Elevate Difference

Come Over

Patty Carpenter and the Dysfunctional Family Jazz Band (PCATDFJB) are a troupe of musicians who are also family members. Singer Patty was married to saxophonist Scotty, and they had daughter (who is also the band’s other singer) Melissa. Patty and Scotty broke up, and Patty married the band’s manager, Charles, and together they had son Travis who plays bass. This album is essentially like being trapped on a couch in the living room of your new neighbors watching an endless slide-show of their family’s summer vacation.

Little did you know how creepy your new neighbors were. “My Baby” stomps in with snarling saxophone and electric guitar. The song’s lyrics are about a rebellious child growing up, “My baby’s going away. And I hope it will be okay/Such a young girl hurrying out the door.” Okay, fine so far. But then the song gets a little bit too, er, tactile? “I can hold her when she needs my touch... Someday I know that she’ll go away/But I will stay close to her heart.” Now I’m confused. I thought this was a song about mother/daughter relationships? Is this the kissing family from Saturday Night Live?

PCATDFJB waffle between Sonny Clark-esque jazz, zydeco, and reggae. “Love Bound” is a song about daughter Melissa and husband Alan getting married in Jamaica. I know this because it says so, under the lyrics to the song in the liner notes: “we cooked up this song to celebrate the first anniversary of Melissa and Alan. Their wedding in Jamaica required a reggae saga. You had to be there. Now you are.” It really is great that this family willingly shows so much affection for each other. Frankly, though, I don’t really want to be invited to their wedding. I just don’t know them well enough to be interested. I suppose you could argue that there are plenty of great songs out there written about people and events that most listeners have no personal connection to. Paul Simon wrote about wife Peggy Harper in songs like “Run That Body Down,” and it works. But then, Mr. Simon didn’t write in the liner notes to his album, “My wife and I were going through a very difficult time, which would eventually end in a bitter divorce. You had to be there. Now you are!” Speaking of Paul Simon, he also made reggae work for a white dude. Unfortunately, PCATDFJB are more reminiscent of Willie Nelson’s attempt at reggae, which (needles to say) was both bumbling and strange.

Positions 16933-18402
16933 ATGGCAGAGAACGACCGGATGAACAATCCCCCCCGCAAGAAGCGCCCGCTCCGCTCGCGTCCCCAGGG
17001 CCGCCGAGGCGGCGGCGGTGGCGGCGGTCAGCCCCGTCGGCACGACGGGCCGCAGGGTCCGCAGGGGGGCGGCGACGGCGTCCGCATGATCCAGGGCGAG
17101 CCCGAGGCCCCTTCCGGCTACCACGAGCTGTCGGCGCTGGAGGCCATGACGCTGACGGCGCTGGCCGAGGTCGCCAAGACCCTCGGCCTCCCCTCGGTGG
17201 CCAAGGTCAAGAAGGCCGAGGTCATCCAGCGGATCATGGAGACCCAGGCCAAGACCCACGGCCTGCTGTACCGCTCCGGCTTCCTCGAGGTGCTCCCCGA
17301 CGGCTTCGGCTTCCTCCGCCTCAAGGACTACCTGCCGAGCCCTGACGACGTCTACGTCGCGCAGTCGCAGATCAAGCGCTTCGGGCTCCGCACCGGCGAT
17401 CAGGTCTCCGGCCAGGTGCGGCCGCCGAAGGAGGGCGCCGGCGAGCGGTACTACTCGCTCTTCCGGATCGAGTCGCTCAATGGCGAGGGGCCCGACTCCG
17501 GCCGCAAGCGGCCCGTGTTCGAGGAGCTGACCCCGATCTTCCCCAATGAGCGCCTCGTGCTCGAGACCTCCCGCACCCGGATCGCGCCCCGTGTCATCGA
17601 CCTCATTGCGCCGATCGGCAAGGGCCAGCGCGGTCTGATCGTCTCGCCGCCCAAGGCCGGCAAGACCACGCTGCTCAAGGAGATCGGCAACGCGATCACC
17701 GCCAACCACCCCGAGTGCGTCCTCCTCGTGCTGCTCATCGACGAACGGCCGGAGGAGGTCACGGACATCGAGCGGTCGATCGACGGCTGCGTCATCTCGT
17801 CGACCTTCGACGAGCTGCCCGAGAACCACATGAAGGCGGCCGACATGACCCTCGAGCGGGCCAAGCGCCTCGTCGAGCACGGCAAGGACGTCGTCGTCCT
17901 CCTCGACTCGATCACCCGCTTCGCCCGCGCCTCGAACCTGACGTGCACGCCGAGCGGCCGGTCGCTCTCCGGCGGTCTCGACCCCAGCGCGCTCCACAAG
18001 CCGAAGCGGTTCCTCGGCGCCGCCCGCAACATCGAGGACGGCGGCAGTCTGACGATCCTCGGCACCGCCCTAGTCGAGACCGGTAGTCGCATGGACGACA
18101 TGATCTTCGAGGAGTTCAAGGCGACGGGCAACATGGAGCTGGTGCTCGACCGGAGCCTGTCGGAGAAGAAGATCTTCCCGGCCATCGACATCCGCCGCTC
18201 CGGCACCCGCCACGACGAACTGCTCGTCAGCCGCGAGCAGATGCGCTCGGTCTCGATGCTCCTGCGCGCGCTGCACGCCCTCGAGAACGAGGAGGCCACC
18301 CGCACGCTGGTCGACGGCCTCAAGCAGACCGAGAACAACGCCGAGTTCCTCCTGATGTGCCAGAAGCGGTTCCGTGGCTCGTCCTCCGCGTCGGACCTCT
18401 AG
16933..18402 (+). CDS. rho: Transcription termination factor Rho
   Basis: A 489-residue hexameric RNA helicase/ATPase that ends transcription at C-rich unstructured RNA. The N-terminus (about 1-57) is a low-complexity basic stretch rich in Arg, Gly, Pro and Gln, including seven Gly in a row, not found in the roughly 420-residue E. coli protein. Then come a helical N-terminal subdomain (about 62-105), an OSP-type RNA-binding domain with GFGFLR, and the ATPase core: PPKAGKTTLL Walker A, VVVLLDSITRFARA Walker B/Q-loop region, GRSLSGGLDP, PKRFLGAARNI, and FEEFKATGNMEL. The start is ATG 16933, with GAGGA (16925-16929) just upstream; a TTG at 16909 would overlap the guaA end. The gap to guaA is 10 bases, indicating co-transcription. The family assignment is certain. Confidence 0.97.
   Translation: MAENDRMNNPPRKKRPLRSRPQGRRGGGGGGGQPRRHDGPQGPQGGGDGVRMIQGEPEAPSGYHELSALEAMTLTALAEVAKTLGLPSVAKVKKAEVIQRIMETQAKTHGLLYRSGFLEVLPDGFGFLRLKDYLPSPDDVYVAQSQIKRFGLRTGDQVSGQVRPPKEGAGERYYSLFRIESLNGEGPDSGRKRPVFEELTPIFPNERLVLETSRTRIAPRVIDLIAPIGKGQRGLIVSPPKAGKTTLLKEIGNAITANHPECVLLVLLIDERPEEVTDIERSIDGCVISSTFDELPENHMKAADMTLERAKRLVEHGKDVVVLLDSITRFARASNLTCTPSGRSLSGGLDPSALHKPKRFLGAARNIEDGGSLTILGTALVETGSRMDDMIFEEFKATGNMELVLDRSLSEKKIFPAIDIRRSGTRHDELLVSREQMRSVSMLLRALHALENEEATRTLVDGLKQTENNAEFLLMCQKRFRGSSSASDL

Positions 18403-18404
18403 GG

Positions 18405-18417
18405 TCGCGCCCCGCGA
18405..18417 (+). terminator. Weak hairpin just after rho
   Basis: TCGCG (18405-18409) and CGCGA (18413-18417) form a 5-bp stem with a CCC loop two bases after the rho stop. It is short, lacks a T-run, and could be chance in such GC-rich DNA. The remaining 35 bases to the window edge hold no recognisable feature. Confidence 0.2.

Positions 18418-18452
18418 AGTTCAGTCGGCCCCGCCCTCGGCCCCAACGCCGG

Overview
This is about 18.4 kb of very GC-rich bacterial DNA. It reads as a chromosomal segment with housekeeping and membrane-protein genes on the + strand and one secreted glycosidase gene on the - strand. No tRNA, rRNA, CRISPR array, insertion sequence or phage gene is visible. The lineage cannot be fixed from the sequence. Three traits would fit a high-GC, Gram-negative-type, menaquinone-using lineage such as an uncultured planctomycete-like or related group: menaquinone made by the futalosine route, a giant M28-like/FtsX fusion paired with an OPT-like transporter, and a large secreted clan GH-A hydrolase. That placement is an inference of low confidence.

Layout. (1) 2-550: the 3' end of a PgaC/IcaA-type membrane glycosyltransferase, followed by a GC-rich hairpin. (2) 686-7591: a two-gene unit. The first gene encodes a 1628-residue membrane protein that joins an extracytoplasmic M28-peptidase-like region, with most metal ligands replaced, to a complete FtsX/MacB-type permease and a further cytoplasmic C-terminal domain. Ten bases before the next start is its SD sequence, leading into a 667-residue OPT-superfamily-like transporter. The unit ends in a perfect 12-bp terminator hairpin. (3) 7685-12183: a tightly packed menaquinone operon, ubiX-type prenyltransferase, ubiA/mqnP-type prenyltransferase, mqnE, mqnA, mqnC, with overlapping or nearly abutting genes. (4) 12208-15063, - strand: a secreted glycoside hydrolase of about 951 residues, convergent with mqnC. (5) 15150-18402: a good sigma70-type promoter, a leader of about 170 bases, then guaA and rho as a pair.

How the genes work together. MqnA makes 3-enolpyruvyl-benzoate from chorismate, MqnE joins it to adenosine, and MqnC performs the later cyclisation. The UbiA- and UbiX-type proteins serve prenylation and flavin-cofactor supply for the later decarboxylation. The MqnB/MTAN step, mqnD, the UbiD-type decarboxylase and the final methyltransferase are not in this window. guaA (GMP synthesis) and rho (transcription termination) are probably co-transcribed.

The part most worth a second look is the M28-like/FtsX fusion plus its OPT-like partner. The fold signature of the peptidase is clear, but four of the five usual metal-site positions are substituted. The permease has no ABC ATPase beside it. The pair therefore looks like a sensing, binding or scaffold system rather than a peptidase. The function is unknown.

On the track “Summer Love,” PCATDFJB get creepy again, for along come the sultry sounds of what can only be a mom singing about making whoopie in a corn field: “The corn’s silky tassels are luring me in [...] come on, baby, roll me in the grass.” Ohmygodohmygodohmygod. The teenager in me just threw up a little in my mouth. This is a family band! What are you doing, hippie parents? This song feels a bit like Maeby Fünke and Michael Bluth singing “Afternoon Delight” together. That moment on Arrested Development was funny because it was unintentionally creepy. This is just creepy.

It’s great that these folks enjoy making music together and seem to love each other so much. I just think you may need to be a part of their family in order to really get it.

Written by: Emily S. Dunster, April 20th 2011